When the lettering on the front of your jersey reads Connecticut, you’re going to be ranked regardless of who you play. The Huskies entered Big East play ranked 12th in the country despite having posted its 11 wins against a schedule that ranked 320th out of 336 Division I schools.
Connecticut was finally exposed Saturday when it fell behind early and never caught up in a 81-71 loss to unranked West Virginia. It was Connecticut’s first road game and first game against a team ranked in the top 100 of Internet RPI projections.
“We just embarrassed ourselves on TV,” freshman Stanley Robinson said. “We’ve got to come out and play harder. Everybody else is looking at this in the Big East and they’re laughing right now.”
The Huskies gave up more than 60 points for only the third time this season and were held 12 points below their season average by the Mountaineers’ tricky 1-3-1 zone defense.
“The 1-3-1 looked like a Rubik’s cube to us,” Connecticut coach Jim Calhoun said. “We were impatient. We couldn’t make any 3-pointers. And when we got the ball in the paint, we didn’t finish plays.”
Calhoun’s team may have been better prepared for the 1-3-1 – and to play a legitimate Division I team – had he bothered to schedule some actual competition prior to heading into conference play.
CLAN OF HOOPSTERS
The Lisch family of Belleville, Ill., has been very kind to St. Louis University.
Leading the Billikens’ men’s basketball team in scoring and assists is 6-foot-2 sophomore Kevin Lisch. Leading the Billikens’ women’s team in scoring and assists is 5-9 freshman Theresa Lisch.
The children of former Notre Dame and NFL quarterback Rusty Lisch are combining to average more than 30 points and six assists per game for a pair of St. Louis teams that both own winning records thus far this season.
They’re not the only gifted ballplayers in the family. Older sister Stephanie started at Indiana State and younger brother Daniel plays in high school.
Theresa recalled some passionate past battles in the family’s driveway.
“It is not a good feeling to lose to any member of my family,” Theresa told USA Today. “That we are so close in age and we have the same interest definitely added to the competitive aspect.
“I remember games where we would have to stop because it got a little too heated on the court. I remember … when kids would go in crying. But I think that it’s all part of growing up and learning how to play the game, how to be competitive and, finally, how to harness your competitive nature.”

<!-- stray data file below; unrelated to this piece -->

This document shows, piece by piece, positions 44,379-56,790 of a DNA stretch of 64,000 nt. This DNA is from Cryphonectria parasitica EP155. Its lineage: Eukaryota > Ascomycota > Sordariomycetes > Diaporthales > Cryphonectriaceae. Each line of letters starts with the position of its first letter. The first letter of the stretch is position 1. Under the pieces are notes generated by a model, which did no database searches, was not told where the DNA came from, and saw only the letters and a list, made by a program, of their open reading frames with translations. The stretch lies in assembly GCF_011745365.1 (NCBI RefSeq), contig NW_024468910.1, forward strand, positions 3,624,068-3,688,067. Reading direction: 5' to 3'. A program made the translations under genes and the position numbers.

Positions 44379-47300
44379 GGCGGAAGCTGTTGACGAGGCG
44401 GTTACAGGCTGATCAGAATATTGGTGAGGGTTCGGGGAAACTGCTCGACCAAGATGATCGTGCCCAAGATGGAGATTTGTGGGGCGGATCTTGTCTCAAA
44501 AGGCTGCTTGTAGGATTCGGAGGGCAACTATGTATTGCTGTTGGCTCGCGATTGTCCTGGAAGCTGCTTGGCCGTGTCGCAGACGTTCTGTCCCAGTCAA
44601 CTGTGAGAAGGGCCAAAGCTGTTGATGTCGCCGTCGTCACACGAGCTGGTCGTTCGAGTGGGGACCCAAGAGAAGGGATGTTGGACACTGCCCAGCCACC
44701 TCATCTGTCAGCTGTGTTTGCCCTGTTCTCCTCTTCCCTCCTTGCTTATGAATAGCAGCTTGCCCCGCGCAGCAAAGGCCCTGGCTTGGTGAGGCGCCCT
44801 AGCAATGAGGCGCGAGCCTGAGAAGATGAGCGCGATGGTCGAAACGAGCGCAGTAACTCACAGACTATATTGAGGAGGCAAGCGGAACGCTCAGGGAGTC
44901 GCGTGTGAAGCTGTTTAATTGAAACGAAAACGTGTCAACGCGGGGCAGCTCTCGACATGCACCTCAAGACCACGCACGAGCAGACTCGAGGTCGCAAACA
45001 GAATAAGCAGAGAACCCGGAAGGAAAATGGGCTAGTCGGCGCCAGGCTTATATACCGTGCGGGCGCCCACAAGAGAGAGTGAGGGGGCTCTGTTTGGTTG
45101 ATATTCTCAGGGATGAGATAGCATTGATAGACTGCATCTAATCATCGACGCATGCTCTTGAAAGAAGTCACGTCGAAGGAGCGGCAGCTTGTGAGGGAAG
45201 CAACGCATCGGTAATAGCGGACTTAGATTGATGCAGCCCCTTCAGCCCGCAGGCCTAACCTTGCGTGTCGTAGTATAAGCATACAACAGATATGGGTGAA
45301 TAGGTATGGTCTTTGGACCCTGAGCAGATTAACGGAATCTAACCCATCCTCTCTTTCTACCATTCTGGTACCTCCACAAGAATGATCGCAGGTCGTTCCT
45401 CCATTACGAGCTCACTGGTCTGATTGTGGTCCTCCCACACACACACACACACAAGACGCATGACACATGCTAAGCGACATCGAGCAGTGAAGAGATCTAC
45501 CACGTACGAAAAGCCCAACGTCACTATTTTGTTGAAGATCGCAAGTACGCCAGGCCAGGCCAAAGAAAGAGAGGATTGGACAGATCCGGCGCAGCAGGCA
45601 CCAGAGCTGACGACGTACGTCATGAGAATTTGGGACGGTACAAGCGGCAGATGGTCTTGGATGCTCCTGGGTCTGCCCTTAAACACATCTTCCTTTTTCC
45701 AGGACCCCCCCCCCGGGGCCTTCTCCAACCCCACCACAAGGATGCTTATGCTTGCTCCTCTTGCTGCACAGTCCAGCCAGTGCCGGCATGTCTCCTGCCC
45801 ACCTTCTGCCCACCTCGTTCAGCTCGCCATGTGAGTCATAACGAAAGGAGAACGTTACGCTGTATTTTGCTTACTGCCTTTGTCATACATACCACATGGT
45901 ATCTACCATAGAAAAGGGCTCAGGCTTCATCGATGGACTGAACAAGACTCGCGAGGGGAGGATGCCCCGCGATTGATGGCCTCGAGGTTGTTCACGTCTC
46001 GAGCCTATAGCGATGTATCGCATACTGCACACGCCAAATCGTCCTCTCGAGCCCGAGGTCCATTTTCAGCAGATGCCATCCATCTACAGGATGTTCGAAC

Some programs rebuild. Others reload.
Iona, 0-11 and off to the worst start in the program’s 62-year history, is in the former category this season. After Delaware won its first game on Thursday, Iona became the nation’s only remaining winless team.
It’s a rare step backward for a program that has advanced to the NCAA tournament three times in eight years under coach Jeff Ruland and pushed Louisiana State before bowing out in the first round last March.
“I’m embarrassed,” Ruland told The Journal News of Westchester County, N.Y. “The worst part is my coaching staff works hard on the scouting report, and then we forget the whole thing once the game starts.
“For years, we’ve been either No. 1 or 2 in our conference in field-goal defense. Now we can’t play defense and we can’t shoot, which is a bad combination.”
The last word
“The record is going to be short-lived with some of the young coaches coming up. Coach (Mike) Krzyzewski with his situation at Duke, he’s going to blow by those record-holders in a hurry.” - Lute Olson, Arizona coach, on pursuit of Texas Tech coach Bob Knight's recently set record of 880 Division-I coaching wins
No. 1 UCLA at No. 16 Oregon, noon Saturday, FSN Arizona. The Bruins and Ducks have bested all opposition this season and both should be 14-0 heading into this Pac-10 showdown. UCLA will have to contend with 5-foot-6 Tajuan Porter, who was leading the conference in scoring prior to last weekend. Arron Afflalo, averaging 16.6 points per game, should be up to the challenge.
To find the source of Wisconsin’s success this year, look no farther than Arlando Tucker, who scored 32 points and grabbed 10 rebounds in a win over Pittsburgh last month. The 6-foot-6 senior leads the Big Ten in scoring with 20.6 points per game and may be one of the country’s most athletic offensive players. He’s not big enough to play small forward in the NBA, but if Tucker continues to put up points at this pace, some team is sure to give him a chance.
With four starters back from a team that broke an 18-year NCAA tournament drought and advanced to the Sweet 16, Wichita State looked like a lock to be playing in March. The last two weeks have not been kind to the Shockers though. Four straight losses to New Mexico, Southern California, Northern Iowa and Southern Illinois may not be forgiven by the selection committee come March. Our top seeds: UCLA (13-0), Arizona (11-1), Duke (13-1) and North Carolina (12-1)